NYC Mayor Bill de Blasio has has expressed mounting concern over the city's daily COVID!9 caseload, which topped 600 three days last week for the first time in months and ended last week with a report of more than 700 new cases. On Monday, that shot up to 779, well above the mayor's 550-case threshold. By Tuesday, it was 795. On Thursday 1,732 new cases were reported in New York City.
It comes amid a national surge that has seen the U.S. shatter its own daily case records nine times since Oct. 22, most recently on Thursday; Gov. Andrew Cuomo says the next months will be rough
New York City is seeing its highest daily case averages since late May; the rolling positivity rate is up to 2.31 percent. If it hits 3 percent, public schools would switch all remote
“If we do the work possible for all of us to do, we can turn this back, but this is a warning sign if ever I’ve seen one that we have some work to do quickly to make sure the city stays safe and we do not have that second wave,” he said.
If the city's rolling positivity rate hits 3 percent, all schools would switch remote for a period of time; if it keeps climbing, Mayor de Blasio said new restrictions -- from limited hours to full-scale closures -- could come next.
City health officials report that the COVID-19 positivity level in the city has been higher in recent days and this week, Mayor Bill de Blasio reported that the seven-day average is 2.31%, which is inching closer to the 5% threshold that would shut the city down. The mayor said there’s still time to push back on a second COVID-19 wave in the city. With a COVID-19 positivity rate nearing the threshold for closing New York City Public Schools, Mayor Bill de Blasio said he's ready to make the call and switch to an all-remote learning environment.
On the state level, Gov. Andrew Cuomo says New York has the third-lowest positivity rate in the nation behind Maine and Vermont. However, the state continues to see an increase in both new positive cases and hospital admissions. And Cuomo has put restrictions in place that start tomorrow. Read more here.
“While we may be tired of COVID, it is not tired of us,” Cuomo said. “It’s clear that COVID fatigue and a lack of compliance leads to viral spread, so it’s more important than ever that as we prepare for winter, each of us stays smart and New York Tough by taking simple everyday actions like washing hands, wearing masks and socially distancing. Likewise, local governments need to be vigilant and actively enforce public health law throughout the state.”
Meanwhile, pharmaceutical company Pfizer announced this week that its COVID-19 vaccine is 90% effective. The company plans to apply for emergency-use approval from the Food and Drug Administration.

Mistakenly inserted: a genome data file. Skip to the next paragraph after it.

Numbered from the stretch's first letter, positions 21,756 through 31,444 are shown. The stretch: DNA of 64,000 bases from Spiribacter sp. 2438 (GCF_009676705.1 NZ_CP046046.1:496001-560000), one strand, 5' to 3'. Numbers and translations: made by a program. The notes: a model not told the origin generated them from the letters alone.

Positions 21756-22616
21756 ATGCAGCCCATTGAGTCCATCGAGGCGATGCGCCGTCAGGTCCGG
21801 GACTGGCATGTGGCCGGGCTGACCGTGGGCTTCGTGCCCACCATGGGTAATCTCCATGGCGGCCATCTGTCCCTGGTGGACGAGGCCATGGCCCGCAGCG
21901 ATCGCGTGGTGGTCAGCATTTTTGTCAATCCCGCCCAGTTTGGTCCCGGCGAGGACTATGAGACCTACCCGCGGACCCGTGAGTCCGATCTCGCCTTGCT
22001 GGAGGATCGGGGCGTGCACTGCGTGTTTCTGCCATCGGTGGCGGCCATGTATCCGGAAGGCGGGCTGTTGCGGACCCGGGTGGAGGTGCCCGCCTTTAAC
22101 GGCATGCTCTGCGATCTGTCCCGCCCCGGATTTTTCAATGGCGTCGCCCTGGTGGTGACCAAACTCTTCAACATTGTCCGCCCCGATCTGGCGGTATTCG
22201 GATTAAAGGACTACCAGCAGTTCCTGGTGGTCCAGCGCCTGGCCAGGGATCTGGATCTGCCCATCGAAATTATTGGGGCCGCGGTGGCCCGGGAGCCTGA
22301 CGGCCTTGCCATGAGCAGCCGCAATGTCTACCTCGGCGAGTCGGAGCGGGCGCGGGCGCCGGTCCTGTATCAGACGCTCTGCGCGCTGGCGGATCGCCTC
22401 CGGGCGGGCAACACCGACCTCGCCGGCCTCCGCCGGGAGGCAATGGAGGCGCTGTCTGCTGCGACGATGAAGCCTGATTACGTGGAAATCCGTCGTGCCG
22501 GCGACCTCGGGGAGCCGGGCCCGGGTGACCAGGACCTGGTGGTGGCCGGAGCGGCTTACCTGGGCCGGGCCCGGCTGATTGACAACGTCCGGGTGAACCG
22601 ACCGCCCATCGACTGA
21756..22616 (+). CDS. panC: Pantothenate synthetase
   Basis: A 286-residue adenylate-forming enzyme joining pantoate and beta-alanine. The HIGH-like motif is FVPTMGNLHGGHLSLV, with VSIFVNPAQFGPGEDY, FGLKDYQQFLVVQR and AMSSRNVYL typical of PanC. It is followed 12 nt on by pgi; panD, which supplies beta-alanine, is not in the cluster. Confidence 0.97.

The vaccine would be distributed in five phases, with healthcare workers receiving it first and healthy adults and children receiving it in the last phase. Health officials predict if all goes well the vaccine could begin distribution in December with everyone receiving it by April 2021. Read more about the vaccine here.
Strategic Reserve of PPE
New York City is a "few weeks" away from securing a 90-day stockpile of medical personal protective equipment (PPE) and ventilators, according to Mayor Bill de Blasio’s administration, a project the mayor announced in April as part of a vow to be better prepared for a potential second wave of COVID-19 and other emergencies. But some elected officials and the New York nurses union are questioning the formula behind the 90-day supply benchmarks and whether the stockpile will be adequate for hospitals in the event the current uptick in cases and hospitalizations gains enough momentum to approach crisis levels.
De Blasio said the stockpile, known as the "NYC Strategic Reserve," would be ready by the end of the year and should be able to support public and private health-care facilities citywide for a three-month period based on the city's PPE usage at the height of the pandemic -- a time when hospitals were overrun and doctors, nurses, and support staff were forced to reuse disposable gear for days. According to the mayor’s office, the city is close to amassing thousands of ventilators and hundreds of millions of units of PPE, including 13.5 million N95 masks, 185 million nitrile gloves, gowns, face shields, and dozens of other categories of gear.
"We'll purchase what we need and create a stockpile so we will never be in a situation where we turn to those who are supposed to supply this and they say, sorry, we're all out," de Blasio said in April when he made the announcement.
"At the Mayor’s direction, we established a Medical PPE Service Center that could supply the New York City healthcare sector with peak volumes of PPE from the Spring for a full 90 days and meet any ventilation needs we might have," wrote Avery Cohen, a spokesperson for de Blasio, in an email at the end of October.
As part of the Strategic Reserve plan, de Blasio promised to acquire 4,000 ventilators, to be stored and regularly serviced until needed. "We are building up our City-owned ventilator fleet, in combination with resources at hospitals and ongoing support from the Strategic National Stockpile," wrote Cohen, who would not say whether 4,000 was still the goal, or if the maintenance program was underway.
The discussion has taken on more urgency in recent days with hospital admissions leaping upward and the seven-day positivity rate averaging over 2%. City Council Member Mark Levine, who chairs the Council’s health committee, says the figures mean the city is already experiencing a second wave. Governor Andrew Cuomo announced new statewide restrictions on Wednesday. Read more here.